Common Skin Complaints And How To Treat Them.

We are surrounded by pictures of airbrushed women with inhumanly perfect skin. But what do you do if, like the majority of the population, you suffer from a common skin disorder? Skin complaints are often agitated by raging hormones, stress, and general poor health; all ingredients in the average student’s life.

The important thing to know is that you don’t have to put up with skin complaints. Understanding what the disorder is and how to treat it, is the first step in beating it.

Acne

Acne is the most common skin disorder affecting a whopping 80 per cent of people. It is caused by oil clogging the sebaceous glands in the skin, which then become infected and develop into the pesky pustules we know as spots.

It is often triggered by hormones during puberty, making it a common problem amongst young people; so if you’re suffering from spots you’re not alone. Poor general health can also make it worse.

The good news is that acne treatment has come a long way in recent years, and with the right medication and care it can be controlled. The most common acne treatments are medications that can be applied to the skin. Topical retinoids, such as adapalene and creams containing benzoyl peroxide, can be used to dry the skin and unclog the pores

For very infected spots topical or oral antibiotics can be used. An effective combination can be the use of oral antibiotics to treat the infection, and topical retinoids to unclog the pores.

If all else fails and your acne is really severe you may be put on stronger treatments, although these have been associated with more serious side-effects.

For women hormone treatments can be effective. Co-cyprindiol is a contraceptive pill that reduces the oiliness of the skin. Isotretinoin also reduces the oiliness of the skin and decreases the amount of bacteria. You can find out more about acne treatments from the NHS.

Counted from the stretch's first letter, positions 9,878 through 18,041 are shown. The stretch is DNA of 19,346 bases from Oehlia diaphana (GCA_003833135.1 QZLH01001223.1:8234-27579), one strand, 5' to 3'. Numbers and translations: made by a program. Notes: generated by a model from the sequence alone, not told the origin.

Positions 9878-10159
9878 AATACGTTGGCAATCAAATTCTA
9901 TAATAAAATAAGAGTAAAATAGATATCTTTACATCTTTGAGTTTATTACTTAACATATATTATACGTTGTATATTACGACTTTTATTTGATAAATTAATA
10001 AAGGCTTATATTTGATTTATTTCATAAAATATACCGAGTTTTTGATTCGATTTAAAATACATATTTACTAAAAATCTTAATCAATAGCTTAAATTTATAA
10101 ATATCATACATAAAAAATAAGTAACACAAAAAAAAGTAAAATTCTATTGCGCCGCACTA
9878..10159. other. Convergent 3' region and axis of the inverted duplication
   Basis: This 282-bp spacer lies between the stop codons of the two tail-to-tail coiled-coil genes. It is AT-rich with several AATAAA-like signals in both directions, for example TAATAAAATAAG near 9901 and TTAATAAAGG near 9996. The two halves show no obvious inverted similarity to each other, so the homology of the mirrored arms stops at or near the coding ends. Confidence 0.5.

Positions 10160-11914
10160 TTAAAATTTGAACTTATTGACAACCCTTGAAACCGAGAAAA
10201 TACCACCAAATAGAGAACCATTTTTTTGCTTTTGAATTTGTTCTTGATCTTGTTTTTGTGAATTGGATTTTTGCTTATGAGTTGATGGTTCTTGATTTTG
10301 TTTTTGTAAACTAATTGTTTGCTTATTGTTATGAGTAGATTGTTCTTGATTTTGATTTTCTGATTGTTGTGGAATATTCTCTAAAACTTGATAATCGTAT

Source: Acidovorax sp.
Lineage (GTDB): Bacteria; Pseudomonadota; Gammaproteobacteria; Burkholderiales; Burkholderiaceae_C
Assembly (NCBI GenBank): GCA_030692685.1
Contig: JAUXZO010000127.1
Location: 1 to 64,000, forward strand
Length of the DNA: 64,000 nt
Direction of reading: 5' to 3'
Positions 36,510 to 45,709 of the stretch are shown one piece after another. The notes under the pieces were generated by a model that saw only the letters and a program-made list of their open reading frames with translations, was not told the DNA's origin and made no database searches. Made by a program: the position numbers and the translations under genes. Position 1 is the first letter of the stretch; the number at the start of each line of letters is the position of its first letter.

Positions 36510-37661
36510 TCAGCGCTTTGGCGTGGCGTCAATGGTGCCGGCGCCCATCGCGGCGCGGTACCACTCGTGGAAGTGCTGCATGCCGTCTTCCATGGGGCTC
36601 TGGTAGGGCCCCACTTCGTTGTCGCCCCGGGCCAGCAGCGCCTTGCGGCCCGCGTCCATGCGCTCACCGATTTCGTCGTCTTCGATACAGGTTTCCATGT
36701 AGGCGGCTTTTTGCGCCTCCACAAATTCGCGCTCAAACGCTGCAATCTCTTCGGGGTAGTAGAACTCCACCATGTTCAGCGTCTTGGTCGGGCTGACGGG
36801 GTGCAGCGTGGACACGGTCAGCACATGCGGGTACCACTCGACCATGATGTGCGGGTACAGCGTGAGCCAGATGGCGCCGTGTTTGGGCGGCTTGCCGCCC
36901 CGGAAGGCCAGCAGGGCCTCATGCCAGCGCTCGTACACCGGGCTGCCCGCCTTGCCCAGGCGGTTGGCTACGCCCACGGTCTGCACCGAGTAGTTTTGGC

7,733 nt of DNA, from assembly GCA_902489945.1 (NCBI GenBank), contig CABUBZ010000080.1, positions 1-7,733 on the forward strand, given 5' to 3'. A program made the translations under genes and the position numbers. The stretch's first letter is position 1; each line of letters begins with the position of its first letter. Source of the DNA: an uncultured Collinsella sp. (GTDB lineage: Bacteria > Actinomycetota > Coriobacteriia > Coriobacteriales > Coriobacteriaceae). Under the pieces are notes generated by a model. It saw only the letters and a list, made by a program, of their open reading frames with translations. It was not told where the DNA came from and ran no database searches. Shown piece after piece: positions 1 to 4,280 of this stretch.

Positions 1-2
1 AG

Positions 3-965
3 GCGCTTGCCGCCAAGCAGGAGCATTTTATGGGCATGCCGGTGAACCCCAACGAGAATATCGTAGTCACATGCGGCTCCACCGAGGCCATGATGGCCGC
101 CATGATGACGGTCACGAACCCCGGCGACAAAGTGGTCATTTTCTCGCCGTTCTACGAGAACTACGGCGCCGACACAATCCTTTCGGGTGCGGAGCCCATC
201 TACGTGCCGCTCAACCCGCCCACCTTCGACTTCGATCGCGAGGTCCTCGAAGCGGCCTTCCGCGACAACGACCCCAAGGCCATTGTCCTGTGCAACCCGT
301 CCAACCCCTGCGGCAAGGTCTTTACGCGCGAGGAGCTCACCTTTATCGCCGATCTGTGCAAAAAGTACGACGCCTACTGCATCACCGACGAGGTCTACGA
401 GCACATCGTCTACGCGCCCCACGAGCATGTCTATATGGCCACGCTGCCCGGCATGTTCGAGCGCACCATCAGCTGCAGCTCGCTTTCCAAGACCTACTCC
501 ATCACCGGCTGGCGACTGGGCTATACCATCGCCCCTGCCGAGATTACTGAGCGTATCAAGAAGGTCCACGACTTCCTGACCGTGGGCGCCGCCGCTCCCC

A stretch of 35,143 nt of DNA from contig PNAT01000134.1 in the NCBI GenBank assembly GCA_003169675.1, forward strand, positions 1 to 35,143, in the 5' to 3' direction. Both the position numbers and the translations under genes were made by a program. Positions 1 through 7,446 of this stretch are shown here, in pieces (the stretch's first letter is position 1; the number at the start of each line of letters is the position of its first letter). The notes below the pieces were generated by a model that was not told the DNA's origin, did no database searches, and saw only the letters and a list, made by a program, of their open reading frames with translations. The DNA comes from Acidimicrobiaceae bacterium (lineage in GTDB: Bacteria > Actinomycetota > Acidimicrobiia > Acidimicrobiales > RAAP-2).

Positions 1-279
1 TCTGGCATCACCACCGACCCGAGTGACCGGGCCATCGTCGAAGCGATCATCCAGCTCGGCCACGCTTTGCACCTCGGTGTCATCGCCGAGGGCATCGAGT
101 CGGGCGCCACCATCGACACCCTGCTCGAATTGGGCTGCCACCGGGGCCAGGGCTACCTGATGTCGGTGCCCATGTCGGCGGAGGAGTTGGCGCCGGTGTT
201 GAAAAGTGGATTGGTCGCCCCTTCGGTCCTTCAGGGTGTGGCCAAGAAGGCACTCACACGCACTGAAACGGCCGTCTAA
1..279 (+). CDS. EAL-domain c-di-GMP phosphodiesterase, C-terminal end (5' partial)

Eczema

Eczema is another common skin disorder. In some ways it is the antithesis of acne, being characterized by patches of very dry, itchy, red skin. However, to add insult to injury, the conditions have been known to occur together.

It most commonly occurs in folds of skin, such as behind the knees and elbows. Many people will only experience mild symptoms, but serious symptoms include painful, cracking and bleeding skin.

There is no defined cause of eczema, but it can be made worse by factors such as allergies, hormones, stress and the changing of seasons. Common treatments are emollients which moisturise the skin, and topical corticosteroids which reduce redness during flare ups.

Dr Fox provides treatment on prescription for acne, rosacea, and eczema.

Psoriasis

Not as well-known as acne and eczema, psoriasis is a chronic condition that causes red, flaky patches of skin covered in silvery scales. It’s caused by the process of skin cell renewal speeding up, resulting in cells that are not fully matured building up on the surface. It is most common on the elbows, knees, lower back and scalp. It is hereditary and can be made worse by factors including stress, alcohol and immune disorders.

Although it cannot be cured it can be controlled with creams, photo therapy and oral or injected medication that reduce the production of skin cells. The National Psoriasis Association has a wealth of useful information.

Rosacea

Rosacea is a nasty little condition that affects the face. It’s characterised by episodes of flushing, permanent redness, visible blood vessels, and burning and stinging sensations. In severe cases the skin thickens and enlarges, often around the nose.

Nobody knows what causes rosacea but there is a nice long list of things that make it worse. These include stress, sunlight, heat, alcohol, caffeine and spicy food.

Apart from avoiding the triggers, there are some treatments that can help. For mild inflammatory rosacea topical treatments can be effective. However these have little effect on vascular rosacea which is best treated with laser and light therapies.

Acne treatments are also prescribed for some types of severe rosacea including antibiotics, and Isotretinoin.  Bupa provides a useful rosacea guide.

There’s no better way of saying it- skin conditions are a royal pain in the bum. They turn up when you least expect them, often with little warning or explanation. However, with the right medication and skin care regime they can be brought under control.

If you are experiencing skin problems visit your GP.